To Right size your home is the concept of adjusting your home to your new lifestyle. In some cases, this may mean a smaller home. In other cases, this means a bigger home (in terms of living space) with less bedrooms – but more room for entertaining guests.
Right size is not the same as downsizing. Downsizing is when you move into a smaller space for the sake of a smaller place because your children are gone. This is not always a great idea for some couples. Sure, you may not need 4 bedrooms anymore, but maybe you need a spare room for guests plus a very large kitchen + outdoor living.
Right sizing allows you to decide what type of home is best for you. What type of lifestyle you want moving forward? Have you thought about the future?
A huge home probably made sense when you had children and all their belongings. It might not make sense with just you and your spouse. Or maybe it does, but do you want to be the one cleaning up a large space anymore? Not only that, a huge empty home that you have to constantly taking care of (inside as well as outside), might not be what you need anymore.
If you are thinking about right sizing, it’s time for you to be honest with yourself. What do you want to do? Are you planning on leaving the country for 6 months? Do you want to have grandchildren over all the time? Do you see anyone of your children moving back in with you? There are a lot of variables to think about, before selling your current home.
What are you to do in order to get started?
Analyze Your Existing Space
The first step in identifying rightsize solutions is to assess your home and identify your priorities. Ask yourself these questions:
- Are you using all of the rooms in your house? Or do you use some rooms just on special occasions or for storage only?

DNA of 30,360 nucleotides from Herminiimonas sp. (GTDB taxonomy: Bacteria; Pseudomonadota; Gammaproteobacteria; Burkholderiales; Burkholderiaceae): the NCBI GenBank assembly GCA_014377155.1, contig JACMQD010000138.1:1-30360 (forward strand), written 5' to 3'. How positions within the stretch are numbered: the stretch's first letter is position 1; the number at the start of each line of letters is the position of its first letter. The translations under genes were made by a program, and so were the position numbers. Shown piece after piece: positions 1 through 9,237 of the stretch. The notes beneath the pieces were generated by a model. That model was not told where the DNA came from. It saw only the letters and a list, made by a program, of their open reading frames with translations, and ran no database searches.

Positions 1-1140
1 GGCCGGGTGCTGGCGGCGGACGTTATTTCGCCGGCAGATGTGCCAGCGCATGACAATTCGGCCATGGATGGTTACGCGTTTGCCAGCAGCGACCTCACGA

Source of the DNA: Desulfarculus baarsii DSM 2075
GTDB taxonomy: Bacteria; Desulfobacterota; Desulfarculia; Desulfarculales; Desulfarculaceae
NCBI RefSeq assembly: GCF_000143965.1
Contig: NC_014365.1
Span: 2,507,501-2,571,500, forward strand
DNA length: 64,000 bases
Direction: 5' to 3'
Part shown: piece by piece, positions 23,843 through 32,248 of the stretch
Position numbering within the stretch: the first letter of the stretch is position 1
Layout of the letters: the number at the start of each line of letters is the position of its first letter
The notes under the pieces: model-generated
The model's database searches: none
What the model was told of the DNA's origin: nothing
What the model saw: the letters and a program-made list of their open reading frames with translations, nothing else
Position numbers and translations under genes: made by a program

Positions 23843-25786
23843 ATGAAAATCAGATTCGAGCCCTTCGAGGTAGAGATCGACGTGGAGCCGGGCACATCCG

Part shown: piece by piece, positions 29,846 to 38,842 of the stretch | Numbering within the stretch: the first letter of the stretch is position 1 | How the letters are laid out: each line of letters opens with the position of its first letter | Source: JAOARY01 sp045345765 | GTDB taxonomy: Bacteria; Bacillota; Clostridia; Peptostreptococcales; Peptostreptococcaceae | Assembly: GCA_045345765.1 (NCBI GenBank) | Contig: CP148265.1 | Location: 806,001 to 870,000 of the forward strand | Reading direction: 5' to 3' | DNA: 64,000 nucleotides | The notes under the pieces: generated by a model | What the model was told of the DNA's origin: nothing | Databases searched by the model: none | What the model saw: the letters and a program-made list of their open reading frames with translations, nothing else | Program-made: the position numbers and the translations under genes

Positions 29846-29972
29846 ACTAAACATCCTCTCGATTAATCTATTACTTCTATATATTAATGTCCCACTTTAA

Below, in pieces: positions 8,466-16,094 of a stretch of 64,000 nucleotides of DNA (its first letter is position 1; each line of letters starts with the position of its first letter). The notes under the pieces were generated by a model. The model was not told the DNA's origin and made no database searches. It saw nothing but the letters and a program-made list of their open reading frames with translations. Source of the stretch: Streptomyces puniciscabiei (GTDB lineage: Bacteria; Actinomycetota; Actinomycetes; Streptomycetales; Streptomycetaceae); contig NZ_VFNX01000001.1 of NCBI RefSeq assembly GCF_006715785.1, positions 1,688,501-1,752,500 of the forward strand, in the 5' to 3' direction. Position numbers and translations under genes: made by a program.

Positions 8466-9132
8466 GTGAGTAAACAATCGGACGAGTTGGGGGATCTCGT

• Do you use any rooms just as a walk-through to other parts of the house?
• Do routine activities seem inconvenient in your home’s current layout?
• How often do you have overnight guests?
- Go through the house and think about what you need, not what someone else told you the room was designated for.
If at the end of the analysis you feel your house is too big you can now explore your options. However, if you feel your house is the perfect size… no need to continue reading.
2. Explore Your Options
It’s time to re-educate yourself to think how things could be different, not how people have told you it should be. If you never use the dining room table and it just collects dust, change it. Do not have a dining room in your new home. You can change your life and the way your home functions now.
If you want to travel and you no longer want to deal with snow removal when you are gone. Or having a neighbour check in on your home it maybe time to move into something simpler like a condo.
This type of living takes the burden off of you. You can literally pack up. Turn off the water. Set the alarm and go.
3. Consider Future Uses
Ask yourself what you will need to live in your house now—and in the future. If you anticipate babysitting grandchildren once you retire, perhaps you’ll need to convert that dining room that you once wanted gone into a playroom.
Alternatively, if finances will be a concern, perhaps you should reconfigure your home to accommodate a future roommate.
Having an R2 home with a tenant in the basement could be great for you. It could provide extra money for you. If you want to travel they can watch over the house and possibly remove the snow.
4. Design for functionality
Ultimately, a home with rightsize solutions accommodates its inhabitants. You might find that moving into a smaller, one-level home is the best option if your current home has three flights of stairs and you suffer from rheumatoid arthritis. Or maybe you had a knee replacement and stairs during the winter time no longer agree with you. You no longer have to be in a home that does not work for you.
On the other hand, downsizing your home may not be a good decision as you grow older if you anticipate the need for a functional, multi-family dwelling in which you and your children—or even grandchildren, boarders or caregivers—all are housed under one roof.
In other words the right sized home is all about the quality—not quantity—of your dwellings.
Last but not least is the thought of assisted living devices.
Will you or your spouse need a wheelchair? A bath assistant? It’s ok to need or want those things or your home. But, if that is on your mind, downsizing might not be great for your situation.
No matter what your needs are, we are here and happy to help.
Gregg Bamford and Ryan Bamford